As a late addition to our previous posts on Chiapas, in which we featured the church at Oxchuc, notable for its surviving posa chapels, we recently obtained pictures of the nearby church of San Miguel Tumbalá, which also retains several posas.
Located in northeastern Chiapas near Palenque, this Dominican mission was originally founded in the mid 1500s as visita of Ocosingo, to serve a relocated community of Chol speaking Maya.
The present church is distinctive in appearance, unlike any other in Chiapas to our knowledge, most likely a result of rebuilding in the 1700s.
Set in the massively buttressed facade, sculpture niches flank the arched doorway as well as the unusual oval choir window which is framed by a carved archway.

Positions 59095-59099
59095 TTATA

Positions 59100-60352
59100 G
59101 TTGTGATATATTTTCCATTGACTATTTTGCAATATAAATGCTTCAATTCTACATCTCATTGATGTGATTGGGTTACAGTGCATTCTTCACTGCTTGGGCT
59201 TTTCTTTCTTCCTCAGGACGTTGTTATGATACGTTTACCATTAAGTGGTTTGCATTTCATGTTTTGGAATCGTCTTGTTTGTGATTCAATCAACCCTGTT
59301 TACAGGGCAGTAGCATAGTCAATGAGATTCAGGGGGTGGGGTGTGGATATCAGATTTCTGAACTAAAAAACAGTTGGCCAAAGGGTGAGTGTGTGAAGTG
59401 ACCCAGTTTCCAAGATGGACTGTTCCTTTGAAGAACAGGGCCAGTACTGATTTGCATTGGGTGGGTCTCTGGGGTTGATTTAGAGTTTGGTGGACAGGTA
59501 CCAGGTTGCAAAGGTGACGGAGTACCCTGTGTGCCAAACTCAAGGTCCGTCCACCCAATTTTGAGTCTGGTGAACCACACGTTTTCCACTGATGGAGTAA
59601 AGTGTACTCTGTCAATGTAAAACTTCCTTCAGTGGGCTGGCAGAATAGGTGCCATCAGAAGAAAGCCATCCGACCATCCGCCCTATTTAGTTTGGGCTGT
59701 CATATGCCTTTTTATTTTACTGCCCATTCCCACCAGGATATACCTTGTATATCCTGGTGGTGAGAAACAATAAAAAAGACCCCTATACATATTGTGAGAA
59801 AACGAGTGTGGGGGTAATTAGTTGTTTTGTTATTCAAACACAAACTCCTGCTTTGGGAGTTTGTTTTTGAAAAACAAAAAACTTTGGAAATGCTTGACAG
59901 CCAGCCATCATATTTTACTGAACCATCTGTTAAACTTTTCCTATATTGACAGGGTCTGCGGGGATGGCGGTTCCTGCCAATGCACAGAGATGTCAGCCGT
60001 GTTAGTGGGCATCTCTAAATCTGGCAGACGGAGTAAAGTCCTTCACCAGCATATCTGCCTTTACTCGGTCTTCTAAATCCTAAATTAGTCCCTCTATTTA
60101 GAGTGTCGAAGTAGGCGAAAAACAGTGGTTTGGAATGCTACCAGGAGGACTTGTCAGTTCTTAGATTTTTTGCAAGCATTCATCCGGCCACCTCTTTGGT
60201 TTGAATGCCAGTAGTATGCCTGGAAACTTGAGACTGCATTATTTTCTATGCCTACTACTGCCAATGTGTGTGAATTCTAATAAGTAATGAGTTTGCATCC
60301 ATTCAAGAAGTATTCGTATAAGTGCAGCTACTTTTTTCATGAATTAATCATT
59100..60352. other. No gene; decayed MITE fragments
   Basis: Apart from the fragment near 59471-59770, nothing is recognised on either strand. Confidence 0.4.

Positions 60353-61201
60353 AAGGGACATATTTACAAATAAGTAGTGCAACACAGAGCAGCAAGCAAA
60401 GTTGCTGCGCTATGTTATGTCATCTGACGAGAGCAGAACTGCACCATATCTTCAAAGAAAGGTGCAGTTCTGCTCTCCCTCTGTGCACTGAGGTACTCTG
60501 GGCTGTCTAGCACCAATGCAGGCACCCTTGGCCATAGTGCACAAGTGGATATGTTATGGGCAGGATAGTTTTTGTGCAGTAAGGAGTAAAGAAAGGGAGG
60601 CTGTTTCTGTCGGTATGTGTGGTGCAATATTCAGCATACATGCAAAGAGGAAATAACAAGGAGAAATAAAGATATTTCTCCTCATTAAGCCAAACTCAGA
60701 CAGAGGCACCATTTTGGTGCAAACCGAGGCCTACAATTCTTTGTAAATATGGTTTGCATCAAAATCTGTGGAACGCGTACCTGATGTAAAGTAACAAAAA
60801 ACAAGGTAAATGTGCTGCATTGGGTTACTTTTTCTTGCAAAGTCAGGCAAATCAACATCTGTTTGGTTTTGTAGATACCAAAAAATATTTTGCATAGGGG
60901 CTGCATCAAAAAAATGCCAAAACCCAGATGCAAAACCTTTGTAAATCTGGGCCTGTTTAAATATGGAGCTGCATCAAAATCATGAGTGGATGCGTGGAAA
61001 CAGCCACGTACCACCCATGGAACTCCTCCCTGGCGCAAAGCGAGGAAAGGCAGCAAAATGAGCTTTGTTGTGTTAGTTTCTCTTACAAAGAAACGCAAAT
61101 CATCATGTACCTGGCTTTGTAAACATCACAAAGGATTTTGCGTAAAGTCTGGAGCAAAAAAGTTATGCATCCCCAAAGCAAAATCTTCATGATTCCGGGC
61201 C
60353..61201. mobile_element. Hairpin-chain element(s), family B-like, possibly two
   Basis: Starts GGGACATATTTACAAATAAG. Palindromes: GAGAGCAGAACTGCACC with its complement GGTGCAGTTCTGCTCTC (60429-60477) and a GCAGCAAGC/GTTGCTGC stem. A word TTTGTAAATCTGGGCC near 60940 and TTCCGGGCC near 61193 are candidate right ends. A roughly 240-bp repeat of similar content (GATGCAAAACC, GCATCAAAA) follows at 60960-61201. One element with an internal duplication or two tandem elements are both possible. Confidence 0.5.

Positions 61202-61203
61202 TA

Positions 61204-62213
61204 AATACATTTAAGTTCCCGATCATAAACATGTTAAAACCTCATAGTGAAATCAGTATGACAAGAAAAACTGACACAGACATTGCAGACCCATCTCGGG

oval choir window
Paired belfries bracket the be-scrolled gable.
Inside, the long single nave is mostly unadorned, spanned by a handsome beamed ceiling.
Other unusual features at Tumbala include what appear to be posa chapels, two beside the church front and another angled in the far corner of the walled atrium—rare survivals in Chiapas.
text © 2021 Richard D. Perry
images courtesy of Niccolo Brooker and Sergio Diaz Sosa.